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Concentration /Internment camps during WW1.

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Concentration /Internment camps during WW1.

Postby Francesco Baracca » 09 Oct 2009, 22:02

Holland

On 11th October 1914, 1,500 men of the First Royal Naval Brigade arrived in Groningen. They had been deployed in early October to assist the Belgian army against German troops attacking Antwerp.

During their retreat in Belgium, their escape route was cut off. Commodore Wilfred Henderson was determined for his men not to be taken prisoner of war by the Germans, so he crossed the frontier into Holland with three of his batallions.


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The Isle of Man

The Isle of Man was used as a base for Alien Civilian Internment camps in both WWI (1914-18) and again in WWII (1939-45) ......... for WWI a very large camp (effectively a small, self-contained, township) was established at Knockaloe, Patrick, on the west coast near Peel. This camp was for male internees - women were not interned. There was another smaller camp at Douglas.

In both wars these camps were under British Goverment control - all records relating to them are (or were) held in London It seems that all the personal files relating to WWI internees held by the British Goverment were destroyed, probably by accident, during the 1970's. The original card index was destroyed by enemy action in WWII. However it would appear that the Geneva based Red Cross may, in the future allow some access to its own records compiled from UK weekly returns of internees and POW's.


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Canada.

Most of the POWs of German nationality and German-speaking Austrians were seperated from the other internees and placed into a "first-class" category. This meant that they were generally kept in relatively more comfortable camps, such as the one established in Fort Henry, near Kingston, Ontario However, the majority of those described as "Austrians" (on lists of prisoners these men were often more precisely categorized as "Galicians" of "Greek [Ukrainian] Catholic" religious affiliation or as "Ruthenians", although the word Ukrainian was also used in some official reports) were sent to work sites in Canada's hinterland, to places like Spirit Lake, Quebec; Castle Mountain, Alberta; and Otter Creek, British Columbia There they were obliged not only to construct the internment camps but to work on road-building, land-clearing, wood-cutting, and railway construction projects As the need for soldiers overseas led to a shortage of workers in Canada, many of these "Austrian" internees were released on parole to work for private companies, the federal and provincial governments, amd the railway companies. Their pay was fixed at a rate equivalent to that of a soldier, which was less than what they might have expected to make if they had been able to offer their labour in the marketplace. As General Otter drily noted, this "system proved a great advantage to the organizations short of labour". Thus, the internment operations not only uprooted families but also allowed for exploitation of many of the internees' labour.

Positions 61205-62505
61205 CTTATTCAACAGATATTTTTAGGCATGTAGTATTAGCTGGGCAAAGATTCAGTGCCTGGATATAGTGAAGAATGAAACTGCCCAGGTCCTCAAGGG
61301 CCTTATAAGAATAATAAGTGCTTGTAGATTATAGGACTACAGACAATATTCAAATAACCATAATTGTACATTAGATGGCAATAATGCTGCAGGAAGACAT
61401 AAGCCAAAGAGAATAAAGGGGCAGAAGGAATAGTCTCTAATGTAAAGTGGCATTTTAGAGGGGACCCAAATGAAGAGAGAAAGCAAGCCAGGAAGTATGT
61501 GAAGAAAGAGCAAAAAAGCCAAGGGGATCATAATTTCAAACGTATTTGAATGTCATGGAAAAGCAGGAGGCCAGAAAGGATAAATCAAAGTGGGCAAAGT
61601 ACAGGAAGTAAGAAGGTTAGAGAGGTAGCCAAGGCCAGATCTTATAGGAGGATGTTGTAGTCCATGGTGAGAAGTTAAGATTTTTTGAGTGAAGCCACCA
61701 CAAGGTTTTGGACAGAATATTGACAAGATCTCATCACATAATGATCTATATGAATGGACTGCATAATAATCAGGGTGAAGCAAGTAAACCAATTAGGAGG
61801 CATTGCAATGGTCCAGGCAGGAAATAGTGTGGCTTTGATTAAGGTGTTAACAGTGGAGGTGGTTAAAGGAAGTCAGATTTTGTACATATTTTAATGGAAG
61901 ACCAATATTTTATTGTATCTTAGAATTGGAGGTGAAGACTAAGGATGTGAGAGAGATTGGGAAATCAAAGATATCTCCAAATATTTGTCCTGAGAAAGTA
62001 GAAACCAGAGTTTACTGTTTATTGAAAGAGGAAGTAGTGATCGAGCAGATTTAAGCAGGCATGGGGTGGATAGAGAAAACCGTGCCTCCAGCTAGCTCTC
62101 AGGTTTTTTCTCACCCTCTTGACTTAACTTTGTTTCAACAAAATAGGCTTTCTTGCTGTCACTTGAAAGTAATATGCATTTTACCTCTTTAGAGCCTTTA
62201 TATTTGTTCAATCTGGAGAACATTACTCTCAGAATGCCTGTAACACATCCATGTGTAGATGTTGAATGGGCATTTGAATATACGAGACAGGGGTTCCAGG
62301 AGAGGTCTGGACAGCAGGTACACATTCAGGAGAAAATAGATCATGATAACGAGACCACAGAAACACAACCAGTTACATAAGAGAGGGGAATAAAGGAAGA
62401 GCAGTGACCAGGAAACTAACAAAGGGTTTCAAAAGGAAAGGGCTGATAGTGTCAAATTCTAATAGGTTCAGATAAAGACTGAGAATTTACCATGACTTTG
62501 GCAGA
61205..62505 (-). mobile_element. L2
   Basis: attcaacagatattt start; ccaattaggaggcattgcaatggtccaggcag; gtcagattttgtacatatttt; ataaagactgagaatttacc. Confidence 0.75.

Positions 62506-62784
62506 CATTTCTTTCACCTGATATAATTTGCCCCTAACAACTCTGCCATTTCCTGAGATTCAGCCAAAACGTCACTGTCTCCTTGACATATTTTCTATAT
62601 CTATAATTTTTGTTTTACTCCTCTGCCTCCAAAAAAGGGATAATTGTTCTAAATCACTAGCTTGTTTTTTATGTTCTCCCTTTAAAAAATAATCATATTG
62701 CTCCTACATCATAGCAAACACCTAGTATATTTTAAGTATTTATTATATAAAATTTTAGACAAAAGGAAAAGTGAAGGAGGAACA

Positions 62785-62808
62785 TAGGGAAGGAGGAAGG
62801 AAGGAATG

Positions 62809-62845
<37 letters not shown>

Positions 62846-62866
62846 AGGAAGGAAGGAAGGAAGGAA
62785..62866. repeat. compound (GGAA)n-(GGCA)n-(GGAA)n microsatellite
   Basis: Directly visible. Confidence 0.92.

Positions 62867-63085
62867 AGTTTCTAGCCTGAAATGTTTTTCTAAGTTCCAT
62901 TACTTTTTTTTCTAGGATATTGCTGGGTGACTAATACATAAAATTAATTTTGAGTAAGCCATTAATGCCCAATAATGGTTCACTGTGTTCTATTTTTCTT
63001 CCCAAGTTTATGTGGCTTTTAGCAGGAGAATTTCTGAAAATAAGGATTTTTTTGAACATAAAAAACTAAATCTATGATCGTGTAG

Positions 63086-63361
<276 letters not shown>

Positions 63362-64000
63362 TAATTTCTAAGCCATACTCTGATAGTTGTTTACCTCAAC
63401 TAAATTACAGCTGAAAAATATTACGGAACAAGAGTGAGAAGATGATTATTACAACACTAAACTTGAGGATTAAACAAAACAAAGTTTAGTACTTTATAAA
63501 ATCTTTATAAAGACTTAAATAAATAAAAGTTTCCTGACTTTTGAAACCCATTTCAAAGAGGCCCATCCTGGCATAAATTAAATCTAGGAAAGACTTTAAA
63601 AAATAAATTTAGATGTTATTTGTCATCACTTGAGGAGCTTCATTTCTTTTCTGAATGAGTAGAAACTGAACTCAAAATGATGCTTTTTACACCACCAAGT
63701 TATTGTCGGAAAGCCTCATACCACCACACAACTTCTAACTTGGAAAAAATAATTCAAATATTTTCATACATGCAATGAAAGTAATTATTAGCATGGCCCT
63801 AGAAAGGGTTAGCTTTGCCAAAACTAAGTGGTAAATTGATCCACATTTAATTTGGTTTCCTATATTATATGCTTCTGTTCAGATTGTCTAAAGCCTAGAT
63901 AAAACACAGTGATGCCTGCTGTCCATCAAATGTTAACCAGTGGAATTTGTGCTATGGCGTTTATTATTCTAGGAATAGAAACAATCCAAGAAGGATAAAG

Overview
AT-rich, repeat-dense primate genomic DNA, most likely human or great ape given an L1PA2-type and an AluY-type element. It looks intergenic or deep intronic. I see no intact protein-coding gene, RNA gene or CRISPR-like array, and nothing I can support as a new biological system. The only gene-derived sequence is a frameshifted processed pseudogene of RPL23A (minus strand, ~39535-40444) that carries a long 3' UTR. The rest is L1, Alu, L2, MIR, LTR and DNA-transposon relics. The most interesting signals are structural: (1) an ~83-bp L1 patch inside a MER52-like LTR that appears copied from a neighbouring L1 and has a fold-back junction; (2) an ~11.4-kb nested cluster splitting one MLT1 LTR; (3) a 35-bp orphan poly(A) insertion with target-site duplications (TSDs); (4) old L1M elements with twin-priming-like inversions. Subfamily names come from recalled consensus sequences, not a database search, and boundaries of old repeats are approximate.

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Australia

During the First World War 6,890 Germans were interned, of whom 4,500 were Australian residents before 1914; the rest were sailors from German navy ships or merchant ships who were arrested while in Australian ports when the war broke out, or German citizens living in British territories in South-East Asia and transported to Australia at the request of the British Government. Some internees were temporary visitors trapped here when the war began. About 1,100 of the total were Austro-Hungarians, and of those around 700 were Serbs, Croats and Dalmatians from within the Austro-Hungarian Empire who were working in mines in Western Australia.


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Germany

Ruhleben Camp was an internment camp near Berlin, Germany, which housed civilians of the Allied Nations who were living, working or holidaying in Germany on the outbreak of World War One.


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